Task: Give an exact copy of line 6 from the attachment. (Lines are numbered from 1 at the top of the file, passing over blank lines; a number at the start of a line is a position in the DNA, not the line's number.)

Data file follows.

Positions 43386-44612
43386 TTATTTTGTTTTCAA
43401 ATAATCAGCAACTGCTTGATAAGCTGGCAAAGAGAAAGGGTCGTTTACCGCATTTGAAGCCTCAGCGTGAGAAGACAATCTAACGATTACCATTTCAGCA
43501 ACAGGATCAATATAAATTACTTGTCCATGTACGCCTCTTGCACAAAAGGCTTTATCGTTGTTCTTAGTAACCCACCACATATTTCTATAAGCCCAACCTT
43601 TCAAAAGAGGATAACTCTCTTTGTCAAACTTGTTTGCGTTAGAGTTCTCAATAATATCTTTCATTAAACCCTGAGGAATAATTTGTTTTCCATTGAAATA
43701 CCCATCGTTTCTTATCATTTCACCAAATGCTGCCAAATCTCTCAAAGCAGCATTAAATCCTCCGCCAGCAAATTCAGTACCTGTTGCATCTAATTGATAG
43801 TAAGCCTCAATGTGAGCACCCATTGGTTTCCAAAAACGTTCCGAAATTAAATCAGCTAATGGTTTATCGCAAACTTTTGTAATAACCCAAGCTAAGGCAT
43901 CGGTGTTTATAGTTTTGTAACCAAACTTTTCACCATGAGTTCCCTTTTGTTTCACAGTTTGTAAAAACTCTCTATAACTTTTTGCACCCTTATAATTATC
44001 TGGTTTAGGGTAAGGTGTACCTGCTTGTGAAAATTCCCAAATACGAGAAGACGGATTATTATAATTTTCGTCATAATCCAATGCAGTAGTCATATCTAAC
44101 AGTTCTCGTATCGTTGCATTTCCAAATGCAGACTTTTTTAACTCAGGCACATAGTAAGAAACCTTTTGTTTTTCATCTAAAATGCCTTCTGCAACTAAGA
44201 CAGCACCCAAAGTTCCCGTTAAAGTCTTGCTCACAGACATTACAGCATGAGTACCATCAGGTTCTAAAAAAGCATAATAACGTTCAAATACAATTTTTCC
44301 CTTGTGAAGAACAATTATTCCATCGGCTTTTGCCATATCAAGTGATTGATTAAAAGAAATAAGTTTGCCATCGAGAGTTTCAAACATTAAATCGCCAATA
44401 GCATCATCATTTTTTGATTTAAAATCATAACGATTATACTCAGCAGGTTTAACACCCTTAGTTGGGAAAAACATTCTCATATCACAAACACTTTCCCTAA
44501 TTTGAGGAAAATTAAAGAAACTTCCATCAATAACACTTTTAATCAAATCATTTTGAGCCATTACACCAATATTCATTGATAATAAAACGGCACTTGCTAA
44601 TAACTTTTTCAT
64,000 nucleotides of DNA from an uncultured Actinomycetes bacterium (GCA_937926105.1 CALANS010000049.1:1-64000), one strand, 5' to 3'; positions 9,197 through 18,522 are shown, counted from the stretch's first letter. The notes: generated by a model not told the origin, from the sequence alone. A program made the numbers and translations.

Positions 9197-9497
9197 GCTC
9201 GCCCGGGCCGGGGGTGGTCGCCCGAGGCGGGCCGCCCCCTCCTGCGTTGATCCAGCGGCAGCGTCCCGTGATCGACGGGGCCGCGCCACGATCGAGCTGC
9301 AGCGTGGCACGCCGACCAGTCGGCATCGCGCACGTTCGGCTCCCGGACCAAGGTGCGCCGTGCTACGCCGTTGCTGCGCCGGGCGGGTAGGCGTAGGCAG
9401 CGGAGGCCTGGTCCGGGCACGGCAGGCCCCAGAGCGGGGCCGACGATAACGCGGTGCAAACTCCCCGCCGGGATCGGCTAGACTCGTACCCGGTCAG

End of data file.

43701 CCCATCGTTTCTTATCATTTCACCAAATGCTGCCAAATCTCTCAAAGCAGCATTAAATCCTCCGCCAGCAAATTCAGTACCTGTTGCATCTAATTGATAG